NT needs own medical program
AS THE health challenges of the
Territory increase, we need more doctors graduating in the NT and we need to provide better health care for all Territorians.
One of the greatest barriers to providing quality health care services is producing a well-qualified health workforce. Experience from elsewhere in Northern Australia has demonstrated that this is best done by doing it locally.
It is quite strange and remarkable that the NT which is six times the size of the UK and has unique and pressing medical challenges does not have its own local medical school. Even Wagga Wagga and Rockhampton are getting their own schools and yet one of the capital cities of Australia does not have one.
I also find it remarkable that we are the only state or territory with no commonwealth-funded medical places. The NTG puts NT money into medical training – no other state or territory has to do this. All of this must change.
CDU has decided to do everything in its power to establish, in partnership with Menzies, an authentic, autonomous medical school based here in the NT.
This program will relieve the burden on our dedicated medical workforce and create hundreds of opportunities for doctors in the Territory.
The opportunity to expand general practice and rural medicine training, consultant medical training and health research will be enhanced through a new Northern Australian Health Workforce Alliance. The plan is to have an AMC accredited program with a curriculum that is guided by local clinicians’ communities and academics.
It will be a medical school with a Dean of Medicine here in Darwin and a major presence in Alice Springs and across the NT. It will be a program that focuses on the health challenges of the NT that offers lifelong learning opportunities for doctors in the NT. We also know from experience that a local medical school will not only drive health care provision, it will also drive economic growth in the NT. We have appointed a Deputy Vice-Chancellor for Medicine and Health Development Emeritus Professor Ian Wronski, an expert in regional and remote medical education to head up this development.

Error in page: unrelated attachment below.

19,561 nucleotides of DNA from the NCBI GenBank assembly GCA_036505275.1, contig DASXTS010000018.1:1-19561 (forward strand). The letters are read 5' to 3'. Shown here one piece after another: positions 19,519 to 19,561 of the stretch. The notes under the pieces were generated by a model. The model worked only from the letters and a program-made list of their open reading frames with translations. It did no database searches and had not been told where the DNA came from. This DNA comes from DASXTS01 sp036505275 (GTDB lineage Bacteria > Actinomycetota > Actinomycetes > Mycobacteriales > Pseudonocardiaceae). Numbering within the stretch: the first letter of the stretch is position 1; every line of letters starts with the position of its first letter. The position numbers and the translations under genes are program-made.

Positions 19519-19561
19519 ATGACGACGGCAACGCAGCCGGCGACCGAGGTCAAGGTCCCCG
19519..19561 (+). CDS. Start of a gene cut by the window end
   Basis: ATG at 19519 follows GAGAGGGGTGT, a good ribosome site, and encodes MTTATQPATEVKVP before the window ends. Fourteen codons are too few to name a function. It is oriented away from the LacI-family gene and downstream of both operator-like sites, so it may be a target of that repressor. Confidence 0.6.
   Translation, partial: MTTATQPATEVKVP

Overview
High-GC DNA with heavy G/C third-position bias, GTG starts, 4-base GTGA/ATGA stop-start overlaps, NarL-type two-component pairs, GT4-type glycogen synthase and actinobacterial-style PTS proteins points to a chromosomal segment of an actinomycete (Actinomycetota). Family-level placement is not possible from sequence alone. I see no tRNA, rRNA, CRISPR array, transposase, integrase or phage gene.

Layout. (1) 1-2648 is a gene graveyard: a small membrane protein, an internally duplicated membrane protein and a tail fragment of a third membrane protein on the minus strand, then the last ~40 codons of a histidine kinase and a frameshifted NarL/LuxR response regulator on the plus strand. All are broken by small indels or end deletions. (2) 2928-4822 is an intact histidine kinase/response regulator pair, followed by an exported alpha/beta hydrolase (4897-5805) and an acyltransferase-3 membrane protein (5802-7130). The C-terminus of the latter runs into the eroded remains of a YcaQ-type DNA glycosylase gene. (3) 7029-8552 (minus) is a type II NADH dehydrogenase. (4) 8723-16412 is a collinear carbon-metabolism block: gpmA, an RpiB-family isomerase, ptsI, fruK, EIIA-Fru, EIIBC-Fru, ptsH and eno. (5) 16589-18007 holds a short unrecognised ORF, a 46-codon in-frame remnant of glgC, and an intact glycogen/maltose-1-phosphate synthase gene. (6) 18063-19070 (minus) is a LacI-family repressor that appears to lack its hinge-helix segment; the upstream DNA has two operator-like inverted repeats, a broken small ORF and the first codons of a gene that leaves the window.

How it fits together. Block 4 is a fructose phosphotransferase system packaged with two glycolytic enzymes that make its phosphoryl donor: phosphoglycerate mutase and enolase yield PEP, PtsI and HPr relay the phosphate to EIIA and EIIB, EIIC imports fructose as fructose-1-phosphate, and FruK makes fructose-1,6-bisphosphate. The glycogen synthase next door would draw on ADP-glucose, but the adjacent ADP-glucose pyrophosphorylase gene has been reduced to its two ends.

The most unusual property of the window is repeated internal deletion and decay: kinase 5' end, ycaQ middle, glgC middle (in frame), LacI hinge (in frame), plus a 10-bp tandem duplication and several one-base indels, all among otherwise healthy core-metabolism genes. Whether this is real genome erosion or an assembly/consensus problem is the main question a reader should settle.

We have applied to the commonwealth for 40 medical places and are working closely with local clinicians to establish what they would like to see from a local program.
The CDU/Menzies Medical Program, along with an expansion of our nursing and allied health programs, will be a game-changer for the NT.
We’d like to take our first intake in 2023 and have an autonomous medical school in five to ten years.
The time is now right to fulfil the intent, voiced many years ago, to establish an authentic, NT focused, medical program led by NT’s institutions and medical experts.
The best years in NT medical education are now ahead of us.